Losses to the worldwide software industry caused by the use of unlicensed software amounted to US$10.97 billion in 2001, down from $11.75 billion in 2000, according to a report released Monday by anti-piracy organization Business Software Alliance (BSA).
The BSA study of software piracy estimates the use of unlicensed software in 85 countries by comparing the amount of legal software supplied to a country with the anticipated demand for software in that country. The difference between the two figures represents the number of unlicensed applications, and multiplying that figure by the average price of business applications gives the estimated dollar loss.
Although the estimated worldwide dollar loss fell by 6.7 percent in 2001, the use of unlicensed software worldwide grew from a rate of 37 percent in 2000 to 40 percent in 2001, meaning that four out of every 10 programs used worldwide are unlicensed, BSA said in the study.
The fall in the estimated dollar loss reflected a strong U.S. dollar, decline in software prices and the effects of a worldwide economic slowdown, according to BSA.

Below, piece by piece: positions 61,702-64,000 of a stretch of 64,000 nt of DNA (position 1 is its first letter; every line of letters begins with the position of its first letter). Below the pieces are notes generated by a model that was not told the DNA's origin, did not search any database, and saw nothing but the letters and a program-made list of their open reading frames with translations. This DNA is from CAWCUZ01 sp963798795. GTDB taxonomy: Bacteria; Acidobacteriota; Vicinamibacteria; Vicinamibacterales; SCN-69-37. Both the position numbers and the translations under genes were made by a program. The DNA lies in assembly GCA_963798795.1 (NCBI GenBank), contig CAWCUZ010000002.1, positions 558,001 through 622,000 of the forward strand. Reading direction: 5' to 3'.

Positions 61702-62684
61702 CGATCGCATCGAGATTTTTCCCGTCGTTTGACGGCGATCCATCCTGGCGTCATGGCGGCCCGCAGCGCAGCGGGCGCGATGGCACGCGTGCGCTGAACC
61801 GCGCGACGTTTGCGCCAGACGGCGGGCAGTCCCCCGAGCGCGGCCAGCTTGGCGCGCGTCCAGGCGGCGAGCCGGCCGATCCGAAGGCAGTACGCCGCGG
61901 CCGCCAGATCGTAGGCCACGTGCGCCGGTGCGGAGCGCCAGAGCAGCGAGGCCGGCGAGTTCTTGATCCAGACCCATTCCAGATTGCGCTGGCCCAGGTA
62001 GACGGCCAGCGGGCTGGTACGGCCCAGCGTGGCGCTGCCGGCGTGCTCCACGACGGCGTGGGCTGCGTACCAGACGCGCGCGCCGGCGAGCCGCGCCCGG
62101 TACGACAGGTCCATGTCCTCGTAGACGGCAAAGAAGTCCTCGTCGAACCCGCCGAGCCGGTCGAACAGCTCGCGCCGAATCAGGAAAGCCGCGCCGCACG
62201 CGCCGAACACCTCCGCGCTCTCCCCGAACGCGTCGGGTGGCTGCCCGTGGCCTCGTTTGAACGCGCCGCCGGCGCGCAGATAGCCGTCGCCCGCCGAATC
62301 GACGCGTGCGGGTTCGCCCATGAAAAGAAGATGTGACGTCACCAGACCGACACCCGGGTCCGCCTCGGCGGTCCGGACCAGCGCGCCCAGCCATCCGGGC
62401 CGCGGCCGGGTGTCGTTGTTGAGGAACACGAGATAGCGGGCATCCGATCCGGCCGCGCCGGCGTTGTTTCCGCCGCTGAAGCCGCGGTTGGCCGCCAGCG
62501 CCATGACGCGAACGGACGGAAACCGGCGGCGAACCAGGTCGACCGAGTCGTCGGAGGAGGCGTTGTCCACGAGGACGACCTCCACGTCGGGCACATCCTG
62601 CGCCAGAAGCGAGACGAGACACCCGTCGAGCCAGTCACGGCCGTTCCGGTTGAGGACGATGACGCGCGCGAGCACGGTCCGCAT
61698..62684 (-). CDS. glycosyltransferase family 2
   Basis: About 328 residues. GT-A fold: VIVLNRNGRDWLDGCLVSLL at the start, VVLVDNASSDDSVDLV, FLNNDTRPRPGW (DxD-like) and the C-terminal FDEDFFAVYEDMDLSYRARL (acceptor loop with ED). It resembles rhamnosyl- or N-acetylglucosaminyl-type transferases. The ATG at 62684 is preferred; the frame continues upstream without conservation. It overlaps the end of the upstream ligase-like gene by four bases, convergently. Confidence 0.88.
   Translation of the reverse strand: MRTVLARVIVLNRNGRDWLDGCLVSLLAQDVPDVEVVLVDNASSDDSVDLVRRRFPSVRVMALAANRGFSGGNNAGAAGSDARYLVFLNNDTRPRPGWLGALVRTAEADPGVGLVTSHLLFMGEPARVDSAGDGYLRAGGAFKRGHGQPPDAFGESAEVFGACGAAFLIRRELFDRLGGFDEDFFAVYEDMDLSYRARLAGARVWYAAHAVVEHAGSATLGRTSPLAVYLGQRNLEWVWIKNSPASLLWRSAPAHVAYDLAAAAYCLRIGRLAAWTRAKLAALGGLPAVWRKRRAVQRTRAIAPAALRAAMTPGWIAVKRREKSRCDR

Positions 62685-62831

Asia-Pacific accounted for the largest share of the losses at $4.7 billion, representing an unlicensed use rate of 54 percent. Asia contains countries with very high unlicensed use rates such as Vietnam (94 percent), China (92 percent) and Indonesia (88 percent). But New Zealand has one of the lowest rates in the world at 26 percent, and Australia’s rate fell from 33 percent to 27 percent during the year.
After a steady decline from 1994 to 1999, the unlicensed use rate has grown over both the last two years in the Asia-Pacific region, BSA said.
Losses in Western Europe amounted to $2.7 billion, with an unlicensed use rate of 37 percent. The highest piracy rates were in Greece (64 percent), Spain (49 percent) and France (46 percent) while dollar losses were biggest in Germany, France and Italy, according to the study.
North America has the lowest unlicensed use rate at 26 percent, with total losses estimated at $1.9 billion in 2001. Eastern Europe, Latin America and Middle East/Africa all had unlicensed use rates of over 50 percent, according to the BSA study. Eastern Europe’s rate of 67 percent is the highest of all the regions, BSA said.
According to Robert Holleyman, BSA president and chief executive officer, software piracy robs the global economy of hundreds of thousands of jobs and billions of dollars in wages and tax revenues.
BSA is a consortium of software vendors. BSA worldwide members include Adobe Systems Inc., Apple Computer, Autodesk Inc., Bentley Systems Inc., Macromedia Inc., Microsoft Corp. and Symantec Corp.
International Planning and Research Corp. carried out the study on behalf of the BSA.